Study of the degradation of a multidrug transporter using a non-radioactive pulse chase method
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Proteins are constantly synthesized and degraded in living cells during their growth and division, often in response to metabolic and environmental conditions. The synthesis and breakdown of proteins under different conditions reveal information about their mechanism of function. The metabolic incorporation of non-natural amino acid azidohomoalanine (AHA) and subsequent labeling via click chemistry emerged as a non-radioactive strategy useful in the determination of protein kinetics and turnover. We used the method to monitor the degradation of two proteins involved in the multidrug efflux in Escherichia coli, the inner membrane transporter AcrB and its functional partner membrane fusion protein AcrA. Together they form a functional complex with an outer membrane channel TolC to actively transport various small molecule compounds out of E. coli cells. We found that both AcrA and AcrB lasted for approximately 6 days in live E. coli cells, and the stability of AcrB depended on the presence of AcrA but not on active efflux. These results lead to new insight into the multidrug resistance in Gram-negative bacteria conferred by efflux.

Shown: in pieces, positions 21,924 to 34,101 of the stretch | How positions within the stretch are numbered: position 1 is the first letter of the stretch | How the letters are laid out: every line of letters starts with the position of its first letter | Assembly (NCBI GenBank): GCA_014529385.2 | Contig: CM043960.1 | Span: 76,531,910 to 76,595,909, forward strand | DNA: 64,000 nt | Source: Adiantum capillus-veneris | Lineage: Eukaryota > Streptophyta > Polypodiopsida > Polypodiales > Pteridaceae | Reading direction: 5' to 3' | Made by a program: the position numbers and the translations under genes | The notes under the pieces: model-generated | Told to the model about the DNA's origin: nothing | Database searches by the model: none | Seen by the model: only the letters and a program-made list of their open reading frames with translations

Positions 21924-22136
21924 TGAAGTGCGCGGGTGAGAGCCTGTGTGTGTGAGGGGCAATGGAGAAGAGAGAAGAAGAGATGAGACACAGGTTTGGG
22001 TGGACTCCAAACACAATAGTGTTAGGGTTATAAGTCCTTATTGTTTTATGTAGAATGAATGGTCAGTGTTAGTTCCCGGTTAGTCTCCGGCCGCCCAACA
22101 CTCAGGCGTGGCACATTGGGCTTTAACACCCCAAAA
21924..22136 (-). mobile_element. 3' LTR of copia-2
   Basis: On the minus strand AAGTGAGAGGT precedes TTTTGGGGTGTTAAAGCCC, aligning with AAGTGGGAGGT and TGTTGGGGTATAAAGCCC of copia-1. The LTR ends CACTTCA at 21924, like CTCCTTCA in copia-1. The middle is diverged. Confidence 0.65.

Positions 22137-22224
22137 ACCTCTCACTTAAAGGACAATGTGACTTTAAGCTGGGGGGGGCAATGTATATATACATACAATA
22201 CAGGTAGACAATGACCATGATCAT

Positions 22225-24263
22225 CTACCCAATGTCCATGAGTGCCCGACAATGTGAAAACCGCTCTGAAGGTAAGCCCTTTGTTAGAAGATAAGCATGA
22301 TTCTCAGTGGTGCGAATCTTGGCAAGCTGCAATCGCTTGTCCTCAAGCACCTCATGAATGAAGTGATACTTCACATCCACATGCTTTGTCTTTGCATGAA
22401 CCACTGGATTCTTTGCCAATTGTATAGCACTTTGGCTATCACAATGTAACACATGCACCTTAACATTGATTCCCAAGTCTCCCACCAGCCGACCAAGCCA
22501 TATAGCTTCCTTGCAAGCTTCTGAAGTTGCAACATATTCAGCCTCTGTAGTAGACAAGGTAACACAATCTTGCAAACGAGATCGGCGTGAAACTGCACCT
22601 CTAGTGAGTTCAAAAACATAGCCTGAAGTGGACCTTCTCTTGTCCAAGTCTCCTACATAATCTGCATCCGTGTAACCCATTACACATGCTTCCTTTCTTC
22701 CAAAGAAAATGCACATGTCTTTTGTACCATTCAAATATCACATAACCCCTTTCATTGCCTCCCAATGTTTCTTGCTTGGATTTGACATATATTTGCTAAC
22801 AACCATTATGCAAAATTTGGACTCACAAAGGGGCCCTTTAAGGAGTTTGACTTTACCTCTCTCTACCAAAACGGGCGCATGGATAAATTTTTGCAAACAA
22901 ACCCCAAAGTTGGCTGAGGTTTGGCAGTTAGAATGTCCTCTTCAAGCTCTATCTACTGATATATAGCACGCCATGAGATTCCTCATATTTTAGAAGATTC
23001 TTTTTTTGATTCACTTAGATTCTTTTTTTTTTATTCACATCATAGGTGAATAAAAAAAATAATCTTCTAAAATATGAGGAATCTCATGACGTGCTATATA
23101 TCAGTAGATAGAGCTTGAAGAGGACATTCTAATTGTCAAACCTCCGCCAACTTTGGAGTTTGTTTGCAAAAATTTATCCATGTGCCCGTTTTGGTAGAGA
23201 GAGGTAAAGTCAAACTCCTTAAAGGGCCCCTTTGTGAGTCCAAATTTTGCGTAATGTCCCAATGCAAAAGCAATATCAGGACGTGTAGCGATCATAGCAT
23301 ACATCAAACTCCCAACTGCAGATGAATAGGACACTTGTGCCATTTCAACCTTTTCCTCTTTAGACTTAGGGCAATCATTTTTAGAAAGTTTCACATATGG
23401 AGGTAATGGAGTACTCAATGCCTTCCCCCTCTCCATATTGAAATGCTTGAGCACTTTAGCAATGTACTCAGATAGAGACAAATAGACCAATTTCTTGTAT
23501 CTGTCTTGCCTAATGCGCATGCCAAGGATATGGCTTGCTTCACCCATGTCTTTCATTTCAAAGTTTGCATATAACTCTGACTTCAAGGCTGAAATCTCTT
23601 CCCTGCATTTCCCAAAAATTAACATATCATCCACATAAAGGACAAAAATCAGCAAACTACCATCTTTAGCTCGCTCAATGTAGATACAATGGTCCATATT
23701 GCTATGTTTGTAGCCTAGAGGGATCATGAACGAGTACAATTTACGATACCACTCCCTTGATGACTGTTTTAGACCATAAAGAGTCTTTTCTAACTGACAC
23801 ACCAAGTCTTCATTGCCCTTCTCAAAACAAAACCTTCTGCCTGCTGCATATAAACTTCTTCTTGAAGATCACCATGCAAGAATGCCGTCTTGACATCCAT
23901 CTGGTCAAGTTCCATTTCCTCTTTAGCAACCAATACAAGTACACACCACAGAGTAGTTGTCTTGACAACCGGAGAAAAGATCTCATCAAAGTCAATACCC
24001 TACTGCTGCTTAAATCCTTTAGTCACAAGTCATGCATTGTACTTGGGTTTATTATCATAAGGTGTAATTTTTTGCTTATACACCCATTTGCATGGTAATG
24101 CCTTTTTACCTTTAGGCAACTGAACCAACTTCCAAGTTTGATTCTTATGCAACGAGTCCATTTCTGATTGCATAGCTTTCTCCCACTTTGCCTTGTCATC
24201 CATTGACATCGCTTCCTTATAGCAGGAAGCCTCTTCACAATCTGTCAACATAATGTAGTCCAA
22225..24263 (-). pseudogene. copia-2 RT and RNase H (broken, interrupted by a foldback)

KeywordsPulse chase Protein lifetime Integral membrane protein Azidohomoalanine Click chemistry Multidrug efflux pump
This work was supported by the National Science Foundation (MCB 1158036, YW) and National Institute of Allergy and Infectious Diseases (1R21AI103717, YW; R01 AI051517, RED; and F31 fellowship AI120653-01, SRW). The funders had no role in study design, data collection and analysis, decision to publish, or preparation of the manuscript.
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Conflicts of interest
The authors declare that they have no potential conflicts of interest.